In England, black cats are considered lucky and white cats unlucky. In America it is the other way; black cats are unlucky and white cats are the bringers of good fortune. In England if a black cat crosses your path you haven't offended the witch and she's passed you by (the cat either belongs to a witch or is a disguised witch), but in America the black cat's association with witches makes it a target for abuse not a good luck symbol. If it crossed your path from the left it brought ill luck, but if it crossed from the right it brought good fortune.
CATS FOR LUCK
In Russia, blue cats were often thought lucky while in Japan tortoiseshell-and-white ('mi-ke') is luckiest and tortoiseshell cats, especially tortie tomcats, are lucky for sailors wanting fair weather. Tri-coloured cats are also lucky in Canada, but naughty-torties are reputed to be troublesome in England. In Japan, a black spot on a cat means the the cat contains the soul of a departed ancestor. In Britain the black cat is considered to be a symbol of good luck and some people consider white cats to be unlucky, though "unlucky white cats" is not a widespread belief in Britain. In the US, white cats are lucky while black cats are unlucky and some shelters claim it is harder to rehome black cats because of the association with bad luck.
In many countries cats are said to foretell the weather. In Indonesia cats are thought to control the rain. Pour water on a cat and it will summon rain. Even today, the cloud-grey Korat is ceremonially sprinkled with water to bring rain for the crops.
In China the older and uglier a cat is, the luckier it is. This is self-explanatory as pets are forbidden and, according to a Chinese houseguest, his people traditionally eat "anything with legs except the table".
In parts of northern Europe a cat which enters a house of its own volition brings good luck with it. In Russia, couples make sure a cat moves into their new home with them to bring good fortune. In Japan, a cat waved a forepaw to beckon a lord into a building, saving him from a lightning bolt and the beckoning cat is still used as a good luck charm. According to Buddhists dark coloured cats attracted gold and light coloured cats brought silver.
In Abyssinia an unmarried girl who kept a cat was a wealthy catch. In rural areas of England it was believed unwise for a pregnant woman to let a cat sleep on her lap as the baby would be born with the face of a cat.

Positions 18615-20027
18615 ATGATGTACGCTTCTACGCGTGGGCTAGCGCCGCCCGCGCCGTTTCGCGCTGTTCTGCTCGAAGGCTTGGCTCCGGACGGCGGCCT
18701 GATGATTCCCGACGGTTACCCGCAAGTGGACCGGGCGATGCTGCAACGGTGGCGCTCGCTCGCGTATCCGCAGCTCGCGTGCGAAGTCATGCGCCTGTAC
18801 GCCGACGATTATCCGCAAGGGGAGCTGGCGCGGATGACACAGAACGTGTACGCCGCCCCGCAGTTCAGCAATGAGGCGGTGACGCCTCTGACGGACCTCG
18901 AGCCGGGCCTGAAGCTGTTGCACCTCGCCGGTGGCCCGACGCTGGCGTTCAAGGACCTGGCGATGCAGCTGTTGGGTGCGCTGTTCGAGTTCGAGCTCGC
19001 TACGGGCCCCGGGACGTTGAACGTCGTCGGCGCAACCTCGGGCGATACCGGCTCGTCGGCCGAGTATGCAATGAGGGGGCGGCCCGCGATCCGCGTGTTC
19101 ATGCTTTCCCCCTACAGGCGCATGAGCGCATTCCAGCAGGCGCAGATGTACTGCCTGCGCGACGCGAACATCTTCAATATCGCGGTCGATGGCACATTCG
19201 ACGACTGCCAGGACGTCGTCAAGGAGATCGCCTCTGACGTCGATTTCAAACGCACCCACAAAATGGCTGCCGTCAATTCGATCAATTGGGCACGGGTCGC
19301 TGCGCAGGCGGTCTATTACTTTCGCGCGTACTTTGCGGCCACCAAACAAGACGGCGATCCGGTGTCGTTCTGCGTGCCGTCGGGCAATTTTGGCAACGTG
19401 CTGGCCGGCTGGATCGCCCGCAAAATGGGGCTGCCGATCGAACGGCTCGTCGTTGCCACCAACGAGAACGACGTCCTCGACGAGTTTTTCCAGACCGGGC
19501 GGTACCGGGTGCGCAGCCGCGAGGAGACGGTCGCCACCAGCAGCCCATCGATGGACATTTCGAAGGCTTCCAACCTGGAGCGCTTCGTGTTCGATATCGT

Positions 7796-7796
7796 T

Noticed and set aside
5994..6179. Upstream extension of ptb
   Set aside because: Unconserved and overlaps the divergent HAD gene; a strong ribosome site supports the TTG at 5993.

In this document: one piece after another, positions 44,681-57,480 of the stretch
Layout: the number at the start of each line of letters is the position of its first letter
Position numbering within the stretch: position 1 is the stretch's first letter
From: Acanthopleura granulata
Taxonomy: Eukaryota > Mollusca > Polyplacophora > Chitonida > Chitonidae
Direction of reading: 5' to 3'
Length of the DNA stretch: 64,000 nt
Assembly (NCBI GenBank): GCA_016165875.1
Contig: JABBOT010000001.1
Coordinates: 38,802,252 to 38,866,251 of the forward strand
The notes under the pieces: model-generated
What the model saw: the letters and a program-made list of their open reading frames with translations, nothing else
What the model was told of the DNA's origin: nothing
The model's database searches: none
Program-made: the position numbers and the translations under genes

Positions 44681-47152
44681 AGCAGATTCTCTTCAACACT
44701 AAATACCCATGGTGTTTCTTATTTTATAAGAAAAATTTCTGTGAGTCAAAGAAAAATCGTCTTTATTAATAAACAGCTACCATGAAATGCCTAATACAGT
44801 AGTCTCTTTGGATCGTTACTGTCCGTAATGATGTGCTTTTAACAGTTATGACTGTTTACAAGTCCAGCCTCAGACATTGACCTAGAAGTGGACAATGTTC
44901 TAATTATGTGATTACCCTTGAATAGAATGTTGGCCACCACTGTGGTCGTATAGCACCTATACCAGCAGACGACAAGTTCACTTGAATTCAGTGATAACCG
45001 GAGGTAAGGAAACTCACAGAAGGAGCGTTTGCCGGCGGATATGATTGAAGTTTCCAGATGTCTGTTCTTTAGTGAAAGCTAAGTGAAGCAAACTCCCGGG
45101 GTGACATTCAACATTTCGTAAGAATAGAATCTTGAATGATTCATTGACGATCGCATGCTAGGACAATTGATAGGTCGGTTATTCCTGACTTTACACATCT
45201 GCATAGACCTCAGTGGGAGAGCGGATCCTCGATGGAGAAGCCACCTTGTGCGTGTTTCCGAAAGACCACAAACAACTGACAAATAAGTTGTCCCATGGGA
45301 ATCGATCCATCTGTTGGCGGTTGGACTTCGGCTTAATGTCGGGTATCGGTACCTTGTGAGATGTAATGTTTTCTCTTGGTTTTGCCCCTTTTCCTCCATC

Cats show tremendous variation in tail length with bobtail mutations, kinks and curls having occurred in Asia, the Isle of Man, America and possibly in Russia.
Siamese palace and temple cats helped guard precious treasure. So diligent were they that their eyes became crossed from staring at the objects they were guarding. Their kinked tails came about when a Princess put her rings on a cat's tail while she bathed. The cat knotted its tail round the rings for extra security hence the kinked tails of early Siamese cats.
The Manx lost its tail when boarding the ark and the door closed on its tail. Others say that cat-tails were used to decorate spears and helmets so mother cats bit off their kittens tails at birth. Sadly there is a modern day version of this tale. On some Greek islands kittens risk being caught and killed and their tails turned into souvenir keyrings.
In Bali you stop a new kitten from straying by cutting off its tail and burying it by the door. Cats in Bali grew wise to this trick which is why cats in parts of Malaysia and in Japan only have bobbed tails. Of course, in England you just smear their paws with butter to stop them running off.
Buttering the paws, in a round-about way, could solve the derivation of the saying "no room to swing a cat". A plausible derivation for that saying is mentioned in Peter Ackroyd's book "London, The Biography". During the late 19th and early 20th centuries in Whitechapel, when a family moved home it was customary to swing the family cat (hopefully not by the tail!) around one room of their new home to deter it from running away (much like wiping a cat's feet with butter in other folklore). Being a poor area of London, many families would have ended up in homes where there wouldn't be any room to swing the cat.
There aren't many superstitions about cats' feet. Polydactyl cats are also believed lucky by many people, especially by the early sailors travelling to America which is why there are now so many polydactyl cats in New England. They sailed across from Europe and jumped ship in the New World, leading to a high concentration of genes for polydactyly.
The belief isn't restricted to those sailors. "Six-finger cats" are also lucky for Malaysian households. Although some American writers and breeders have stated that polydactyls are only found in America, in actual fact they are common in Britain, fairly common in mainland Europe and not uncommon in Asia.
I've mentioned only a few variations of the more common feline folktales. There are hundreds more folktales, legends and regional variations on these tales. There are also modern-day Urban Myths involving cats. Like the older legends, some Urban Myths are malign and others benign reflecting the cat's continuing association with both good and evil forces.
More myths and tales about cats can be found at Moggycat's Cat Pages.